I’ll have lots of daylight, and I’ll be walking all day. A hot meal at the end of the day is not something I’ll be desiring esp. when solo. I’ll be eating cold food for simplicity’s sake.
Issues and Concerns
In some ways, the GDT is a Canadian Rockies equivalent to my Utah trek: similar mileage, navigation challenges, resupply points spread out about the same, and even a similar permit issue.
But there are some differences, of course, beyond the canyons vs. mountains dynamic.
- First, the remoteness, lack of continuously maintained trail, and the unfinished nature do not concern me too much. I may eat some crow, but I think the Utah trek prepared me for these issues that aren’t as common on popular routes or trails.
- People seem very concerned about grizzlies!
As I wrote on Facebook:
Upon mentioning I am going to the Canadian Rockies for a month or so, folks expressed concerns about bears. Grizzlies in particular.
People asked if I have watched the movie “Backcountry“, if I am taking bear spray, and have me convinced marauding bears are up and down the Canadian Rockies as some far northern street (mountain?) gang of sorts ala the cult classic film The Warriors.
I appreciate the concern. And have taken the warning to heart. Luckily, I found a very good instructional video on YouTube on how to deal with grizzlies. After watching this video, I feel I have the confidence, knowledge, and ability to deal effectively with these creatures. Thank you!
Being serious, I plan on using the Interagency Grizzly Bear Committee approved Ursack Major coupled with Opsaks. I’ll eat cold, brush my teeth, hike on an hour or two up the route, and then tie off my Ursack/Opsak combo at some appropriate place away from my camp. At any designated sites, such as at national parks, I’ll use the method as designated by the park (be it the Ursack strategy, bear poles, or lockers, etc.)
Finally, as I told my Mom many years ago when I was in Montana: “Don’t worry Mom, bears don’t like Italian food. Gives them agida!“ Mom was not amused. 😉
- Permits are, again, similar to Utah as I’ll be going through multiple national parks and recreation areas without one master permit system. Canada has a master parks pass similar to the US. Alas, Canada has done away with the all-encompassing backcountry wilderness pass (BOO!) and now uses a US -like system where you pay for your campsites ala carte. I’ve booked some sites and will reserve other places along the way. Canada allows online booking in many cases, so that is a significant plus. As before I plan on honoring the spirit rather than the letter of the law. I’ll always apply and pay for permits. However, very hard to know where I’ll be on a given day sometimes. I’ll do my best, however.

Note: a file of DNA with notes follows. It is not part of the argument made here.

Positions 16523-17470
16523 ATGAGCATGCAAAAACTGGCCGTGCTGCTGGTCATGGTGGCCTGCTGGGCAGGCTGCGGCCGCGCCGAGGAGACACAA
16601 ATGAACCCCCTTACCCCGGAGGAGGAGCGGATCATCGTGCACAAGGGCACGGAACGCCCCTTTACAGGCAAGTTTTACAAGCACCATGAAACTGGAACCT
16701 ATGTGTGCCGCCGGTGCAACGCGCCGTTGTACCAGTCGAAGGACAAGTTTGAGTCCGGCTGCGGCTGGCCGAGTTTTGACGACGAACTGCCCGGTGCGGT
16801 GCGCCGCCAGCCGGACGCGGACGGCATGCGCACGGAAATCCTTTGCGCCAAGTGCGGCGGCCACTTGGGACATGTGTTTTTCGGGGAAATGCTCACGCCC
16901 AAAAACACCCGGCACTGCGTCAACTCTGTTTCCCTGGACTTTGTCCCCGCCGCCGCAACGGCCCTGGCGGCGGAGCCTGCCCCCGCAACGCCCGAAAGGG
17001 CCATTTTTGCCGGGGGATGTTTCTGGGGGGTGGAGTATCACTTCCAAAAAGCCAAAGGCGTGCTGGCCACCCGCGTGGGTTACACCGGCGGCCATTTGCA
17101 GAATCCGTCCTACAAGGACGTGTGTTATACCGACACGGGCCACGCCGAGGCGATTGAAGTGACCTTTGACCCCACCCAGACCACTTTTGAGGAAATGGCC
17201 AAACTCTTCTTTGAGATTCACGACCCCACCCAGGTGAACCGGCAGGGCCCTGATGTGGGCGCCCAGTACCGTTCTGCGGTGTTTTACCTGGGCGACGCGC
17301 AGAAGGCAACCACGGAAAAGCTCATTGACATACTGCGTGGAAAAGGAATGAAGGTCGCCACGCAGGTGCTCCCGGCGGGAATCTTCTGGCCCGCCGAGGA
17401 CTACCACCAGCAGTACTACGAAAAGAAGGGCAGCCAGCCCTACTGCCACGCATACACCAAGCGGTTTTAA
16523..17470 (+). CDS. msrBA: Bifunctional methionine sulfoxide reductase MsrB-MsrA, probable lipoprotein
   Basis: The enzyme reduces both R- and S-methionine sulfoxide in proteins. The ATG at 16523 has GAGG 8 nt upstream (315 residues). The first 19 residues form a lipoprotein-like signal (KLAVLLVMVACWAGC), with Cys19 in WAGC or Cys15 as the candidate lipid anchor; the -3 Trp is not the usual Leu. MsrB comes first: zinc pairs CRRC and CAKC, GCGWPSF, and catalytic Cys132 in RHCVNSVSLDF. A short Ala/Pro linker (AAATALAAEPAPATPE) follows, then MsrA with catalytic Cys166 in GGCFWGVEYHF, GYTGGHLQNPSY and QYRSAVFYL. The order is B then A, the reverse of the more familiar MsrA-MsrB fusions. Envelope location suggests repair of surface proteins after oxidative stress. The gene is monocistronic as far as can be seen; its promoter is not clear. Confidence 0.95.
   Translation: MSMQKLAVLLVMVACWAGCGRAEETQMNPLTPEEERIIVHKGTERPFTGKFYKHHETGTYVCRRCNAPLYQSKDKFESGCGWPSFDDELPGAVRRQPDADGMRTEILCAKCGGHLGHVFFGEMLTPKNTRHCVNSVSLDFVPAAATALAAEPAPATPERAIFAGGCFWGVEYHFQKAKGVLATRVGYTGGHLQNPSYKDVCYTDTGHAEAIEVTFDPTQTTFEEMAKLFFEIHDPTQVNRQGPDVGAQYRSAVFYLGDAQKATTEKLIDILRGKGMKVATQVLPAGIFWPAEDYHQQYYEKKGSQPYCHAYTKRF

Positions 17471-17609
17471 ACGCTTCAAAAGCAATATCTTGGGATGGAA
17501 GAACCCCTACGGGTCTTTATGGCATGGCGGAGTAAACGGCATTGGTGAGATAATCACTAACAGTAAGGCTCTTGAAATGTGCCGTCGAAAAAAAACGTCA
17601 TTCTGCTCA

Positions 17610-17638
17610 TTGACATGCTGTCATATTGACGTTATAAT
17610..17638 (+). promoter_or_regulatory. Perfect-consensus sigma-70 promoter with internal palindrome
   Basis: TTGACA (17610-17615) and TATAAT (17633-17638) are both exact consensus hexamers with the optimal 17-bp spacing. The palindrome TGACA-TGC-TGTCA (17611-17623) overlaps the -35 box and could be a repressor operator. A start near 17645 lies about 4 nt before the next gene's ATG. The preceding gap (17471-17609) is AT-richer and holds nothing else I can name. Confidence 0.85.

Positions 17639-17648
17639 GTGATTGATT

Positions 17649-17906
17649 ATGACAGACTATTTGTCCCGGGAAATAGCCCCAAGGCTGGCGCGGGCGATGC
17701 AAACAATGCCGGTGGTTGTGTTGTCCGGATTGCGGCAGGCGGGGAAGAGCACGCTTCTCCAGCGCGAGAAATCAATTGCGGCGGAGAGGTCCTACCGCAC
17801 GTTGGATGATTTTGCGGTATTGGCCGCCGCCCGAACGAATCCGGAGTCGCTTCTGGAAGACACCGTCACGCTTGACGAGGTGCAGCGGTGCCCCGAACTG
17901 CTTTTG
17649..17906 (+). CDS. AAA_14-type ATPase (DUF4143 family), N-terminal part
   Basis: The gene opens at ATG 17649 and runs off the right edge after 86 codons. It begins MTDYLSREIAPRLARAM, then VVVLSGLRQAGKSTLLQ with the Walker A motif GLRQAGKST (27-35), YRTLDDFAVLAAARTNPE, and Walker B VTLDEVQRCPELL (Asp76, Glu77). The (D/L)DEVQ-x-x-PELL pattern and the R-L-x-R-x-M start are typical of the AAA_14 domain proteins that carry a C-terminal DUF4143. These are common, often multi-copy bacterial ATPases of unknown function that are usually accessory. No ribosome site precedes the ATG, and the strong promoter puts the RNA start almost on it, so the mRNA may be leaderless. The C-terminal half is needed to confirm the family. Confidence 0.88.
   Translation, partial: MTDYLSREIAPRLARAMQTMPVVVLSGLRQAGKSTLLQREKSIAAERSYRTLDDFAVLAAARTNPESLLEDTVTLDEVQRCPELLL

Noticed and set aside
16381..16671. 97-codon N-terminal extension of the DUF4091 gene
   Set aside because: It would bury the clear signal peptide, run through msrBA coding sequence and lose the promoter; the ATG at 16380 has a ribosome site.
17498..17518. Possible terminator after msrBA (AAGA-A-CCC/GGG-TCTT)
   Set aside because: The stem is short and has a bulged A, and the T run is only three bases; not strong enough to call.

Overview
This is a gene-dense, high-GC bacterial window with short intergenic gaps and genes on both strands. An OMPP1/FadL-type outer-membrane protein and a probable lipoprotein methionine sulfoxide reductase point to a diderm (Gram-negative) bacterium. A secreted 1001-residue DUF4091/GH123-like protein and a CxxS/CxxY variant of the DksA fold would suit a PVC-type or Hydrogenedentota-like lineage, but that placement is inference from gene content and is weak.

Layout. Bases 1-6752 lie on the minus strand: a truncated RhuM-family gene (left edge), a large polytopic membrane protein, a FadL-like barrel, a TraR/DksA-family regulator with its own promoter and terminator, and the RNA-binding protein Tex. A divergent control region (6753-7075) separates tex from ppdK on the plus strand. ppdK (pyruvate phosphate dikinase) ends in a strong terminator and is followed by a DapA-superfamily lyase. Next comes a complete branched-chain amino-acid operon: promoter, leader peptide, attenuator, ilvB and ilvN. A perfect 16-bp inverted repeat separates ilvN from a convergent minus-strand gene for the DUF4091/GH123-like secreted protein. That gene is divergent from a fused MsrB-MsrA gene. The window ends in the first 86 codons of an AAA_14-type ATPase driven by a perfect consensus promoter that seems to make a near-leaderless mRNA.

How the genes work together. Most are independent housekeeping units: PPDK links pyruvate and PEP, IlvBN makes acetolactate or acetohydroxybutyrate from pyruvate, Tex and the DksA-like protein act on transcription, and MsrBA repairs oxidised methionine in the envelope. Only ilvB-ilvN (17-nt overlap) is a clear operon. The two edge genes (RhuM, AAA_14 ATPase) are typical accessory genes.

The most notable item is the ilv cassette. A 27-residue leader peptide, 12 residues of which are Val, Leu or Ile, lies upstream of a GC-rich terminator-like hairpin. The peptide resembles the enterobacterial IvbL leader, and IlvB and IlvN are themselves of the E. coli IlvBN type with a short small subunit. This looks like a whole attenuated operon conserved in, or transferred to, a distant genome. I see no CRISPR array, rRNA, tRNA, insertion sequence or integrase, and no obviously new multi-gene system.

Yes, yes. The question everyone seems to ask for some reason: What gear am I using? Eh..go here..pretty much the same.
I’ll be going stoveless and taking an Ursak/Opsak combo.
 Imagine you enjoyed a delicious meal. You savored the ingredients. The conversation ended up being delightful. And that last sip of wine really tied it all together. A perfect evening with good company and dishes that delight the tongue. And then someone starts a discourse on what kind of knife you used to chop the garlic or what pan you used to braise the vegetables. Just sayin’… 🙂
I plan on posting updates about once a week. Some updates will be more frequent, some less so. I’ll have one or two photos per update. I’ll upload the bulk of my photos when I finish the trip.
Though only about a 35-day trek, I have no doubt this journey will be a very memorable one: Glaciers, sheer and high mountains, and a truly wild experience. A fitting end to a sabbatical of one year.
As always, many thanks to quite a few people…
- Thanks to the Great Divide Trail Association for the excellent work they do for this trail that is increasingly on the radar. I suspect I’ll remember this jaunt for years to come. And the work the GDTA does will be a large part of that experience!
- The hiking community for their enthusiasm and knowledge about this trek. And all the fine people I met as well.
- My many friends and family in my community for supporting me these past few months. Be it emotional support, letting me crash on their couch or in their guestrooms, helping with logistics, and of course, all the hospitality showed to me over the past year. Wherever I end up in the months ahead, I know they’ll always be there.
- The Great Divide Trail Pt1 – On to Jasper
- The Great Divide Trail Pt 2: Alpine passes galore
- The Great Divide Trail Pt3 – Halfway to the Border
- The Great Divide Trail Pt4 – The Smoky Path South
- The Great Divide Trail Pt5 – One journey’s End
- The Great Divide Trail – Overall Thoughts
- A Quick And Dirty Guide to the GDT